WONDER, the first exhibition at the Renwick Gallery at the Smithsonian American Art Museum since its two-year renovation, brings together nine contemporary artists that each created room-sized installations inspired by the building in which they were produced. Jennifer Angus, Chakaia Booker, Gabriel Dawe, Tara Donovan, Patrick Dougherty, Janet Echelman, John Grade, Maya Lin, and Leo Villareal each work with objects that are often considered mundane, producing large-scale works from everyday objects like toothpicks and hoards of marbles. Each work in the exhibition demonstrates the labor that went into each piece, normalized elements that have been transformed into mind-bending arrangements.
John Grade created a plaster cast of a tree the same age as the Renwick building, rebuilding the tree’s form from 500,000 segments of reclaimed cedar. Tara Donovan also utilized wood in the form of toothpicks to build her mountainous works, building her towering heaps with other trash like straws and Styrofoam cups to prompt the audience to reexamine the daily detritus seen on city streets.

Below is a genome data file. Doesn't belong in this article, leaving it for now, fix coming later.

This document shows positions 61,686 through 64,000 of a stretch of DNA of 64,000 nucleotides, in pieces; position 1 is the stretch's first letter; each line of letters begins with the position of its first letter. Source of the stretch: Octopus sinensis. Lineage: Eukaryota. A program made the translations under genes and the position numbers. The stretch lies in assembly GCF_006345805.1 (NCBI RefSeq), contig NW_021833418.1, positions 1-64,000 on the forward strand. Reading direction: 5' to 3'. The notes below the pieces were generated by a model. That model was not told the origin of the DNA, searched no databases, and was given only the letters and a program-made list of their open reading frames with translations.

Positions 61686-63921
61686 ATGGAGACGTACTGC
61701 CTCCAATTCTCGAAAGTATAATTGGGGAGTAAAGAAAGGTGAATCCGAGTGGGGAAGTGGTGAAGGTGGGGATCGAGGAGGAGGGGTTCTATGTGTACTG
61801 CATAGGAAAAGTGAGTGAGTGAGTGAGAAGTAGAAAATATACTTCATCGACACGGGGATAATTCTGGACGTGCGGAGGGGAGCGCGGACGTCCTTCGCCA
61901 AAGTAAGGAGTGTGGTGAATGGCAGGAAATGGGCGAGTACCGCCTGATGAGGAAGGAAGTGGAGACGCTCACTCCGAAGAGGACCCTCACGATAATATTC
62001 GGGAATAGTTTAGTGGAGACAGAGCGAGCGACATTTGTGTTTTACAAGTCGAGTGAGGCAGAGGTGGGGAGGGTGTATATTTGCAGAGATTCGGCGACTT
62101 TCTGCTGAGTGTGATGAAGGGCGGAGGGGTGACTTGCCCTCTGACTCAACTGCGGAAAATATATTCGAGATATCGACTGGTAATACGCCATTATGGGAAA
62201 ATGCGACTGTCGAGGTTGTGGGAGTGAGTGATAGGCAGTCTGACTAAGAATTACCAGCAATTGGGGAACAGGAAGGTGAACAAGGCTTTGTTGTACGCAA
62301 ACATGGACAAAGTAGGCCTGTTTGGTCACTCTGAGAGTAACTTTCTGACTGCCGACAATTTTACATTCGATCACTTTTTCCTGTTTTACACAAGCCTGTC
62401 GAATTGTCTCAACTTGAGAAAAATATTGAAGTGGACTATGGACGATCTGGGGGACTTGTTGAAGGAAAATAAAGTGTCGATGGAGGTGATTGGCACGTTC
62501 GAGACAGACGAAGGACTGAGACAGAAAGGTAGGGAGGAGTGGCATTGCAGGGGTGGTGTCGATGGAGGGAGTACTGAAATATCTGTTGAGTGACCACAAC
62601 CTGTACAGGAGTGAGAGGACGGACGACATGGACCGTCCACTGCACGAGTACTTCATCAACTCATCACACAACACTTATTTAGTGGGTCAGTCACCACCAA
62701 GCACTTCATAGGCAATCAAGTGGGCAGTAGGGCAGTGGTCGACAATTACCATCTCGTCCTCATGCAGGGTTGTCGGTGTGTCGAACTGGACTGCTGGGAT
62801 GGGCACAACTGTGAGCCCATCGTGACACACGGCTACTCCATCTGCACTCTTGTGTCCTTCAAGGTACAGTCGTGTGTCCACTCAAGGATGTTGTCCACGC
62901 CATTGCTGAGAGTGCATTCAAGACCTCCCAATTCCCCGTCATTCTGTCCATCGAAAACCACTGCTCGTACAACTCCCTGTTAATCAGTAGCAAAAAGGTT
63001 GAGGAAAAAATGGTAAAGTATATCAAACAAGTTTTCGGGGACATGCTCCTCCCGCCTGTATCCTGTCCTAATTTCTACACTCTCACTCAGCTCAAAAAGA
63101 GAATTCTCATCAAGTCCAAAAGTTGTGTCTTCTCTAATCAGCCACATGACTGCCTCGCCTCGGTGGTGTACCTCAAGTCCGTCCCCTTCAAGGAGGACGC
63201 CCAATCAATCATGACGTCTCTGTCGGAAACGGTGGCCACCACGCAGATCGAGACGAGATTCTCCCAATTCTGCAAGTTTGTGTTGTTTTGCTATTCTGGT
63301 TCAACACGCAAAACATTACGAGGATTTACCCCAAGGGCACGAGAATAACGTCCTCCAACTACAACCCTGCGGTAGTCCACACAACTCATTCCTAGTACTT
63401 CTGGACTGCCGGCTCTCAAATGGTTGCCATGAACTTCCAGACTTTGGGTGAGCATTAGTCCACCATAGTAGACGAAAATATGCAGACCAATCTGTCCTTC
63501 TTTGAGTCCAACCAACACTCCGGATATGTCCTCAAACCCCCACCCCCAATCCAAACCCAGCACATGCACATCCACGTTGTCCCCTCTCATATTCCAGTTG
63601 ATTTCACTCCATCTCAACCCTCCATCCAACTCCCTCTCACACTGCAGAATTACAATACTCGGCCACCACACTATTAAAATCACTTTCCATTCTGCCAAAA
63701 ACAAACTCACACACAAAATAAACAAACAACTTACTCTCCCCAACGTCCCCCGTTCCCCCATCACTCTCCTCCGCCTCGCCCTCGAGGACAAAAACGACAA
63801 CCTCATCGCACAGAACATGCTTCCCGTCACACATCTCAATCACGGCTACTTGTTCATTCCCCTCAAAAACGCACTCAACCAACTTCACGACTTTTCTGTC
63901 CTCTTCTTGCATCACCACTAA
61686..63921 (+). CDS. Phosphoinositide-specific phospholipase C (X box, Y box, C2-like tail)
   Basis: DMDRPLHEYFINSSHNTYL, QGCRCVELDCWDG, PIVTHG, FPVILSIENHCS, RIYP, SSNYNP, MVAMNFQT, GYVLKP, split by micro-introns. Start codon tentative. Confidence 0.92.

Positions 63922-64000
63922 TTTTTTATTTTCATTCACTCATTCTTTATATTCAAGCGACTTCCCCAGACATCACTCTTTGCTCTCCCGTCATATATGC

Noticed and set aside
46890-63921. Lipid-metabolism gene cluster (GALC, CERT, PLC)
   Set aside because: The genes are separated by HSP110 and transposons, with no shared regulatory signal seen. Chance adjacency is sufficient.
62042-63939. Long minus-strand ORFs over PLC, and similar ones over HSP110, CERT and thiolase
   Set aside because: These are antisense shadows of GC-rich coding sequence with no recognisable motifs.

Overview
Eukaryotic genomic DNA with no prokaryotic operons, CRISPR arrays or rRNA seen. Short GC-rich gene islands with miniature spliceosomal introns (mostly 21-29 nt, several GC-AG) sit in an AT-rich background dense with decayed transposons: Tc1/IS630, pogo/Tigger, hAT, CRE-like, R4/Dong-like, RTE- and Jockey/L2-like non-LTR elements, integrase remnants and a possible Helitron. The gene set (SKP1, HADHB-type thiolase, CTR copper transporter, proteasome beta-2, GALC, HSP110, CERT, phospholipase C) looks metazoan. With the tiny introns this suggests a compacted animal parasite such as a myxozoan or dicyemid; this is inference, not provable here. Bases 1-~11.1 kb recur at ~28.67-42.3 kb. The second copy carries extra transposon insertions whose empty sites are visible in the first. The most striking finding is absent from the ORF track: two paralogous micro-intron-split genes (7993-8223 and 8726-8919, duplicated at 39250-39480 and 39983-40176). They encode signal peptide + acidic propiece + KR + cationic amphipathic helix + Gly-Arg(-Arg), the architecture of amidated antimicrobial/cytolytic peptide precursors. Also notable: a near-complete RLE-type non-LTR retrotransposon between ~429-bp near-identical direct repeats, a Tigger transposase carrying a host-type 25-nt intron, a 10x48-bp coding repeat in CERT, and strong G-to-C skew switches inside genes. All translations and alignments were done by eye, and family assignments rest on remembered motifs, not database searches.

Other works like Gabriel Dawe’s “Plexus A1” and Janet Echelman’s “1.8” are much more colorful, Dawe’s rainbow weaving mistaken for a prismatic stream of light and Echelman’s red and orange sculptural waves brightly expressing the energetic power of one of the most devastating earthquakes in recorded history.
The Renwick Gallery was the very first building in the United States to be built specifically for the purpose of housing an art museum. You can see how WONDER transformed its newly renovated galleries through mid-2016, with a closing on July 10. (via Art Ruby)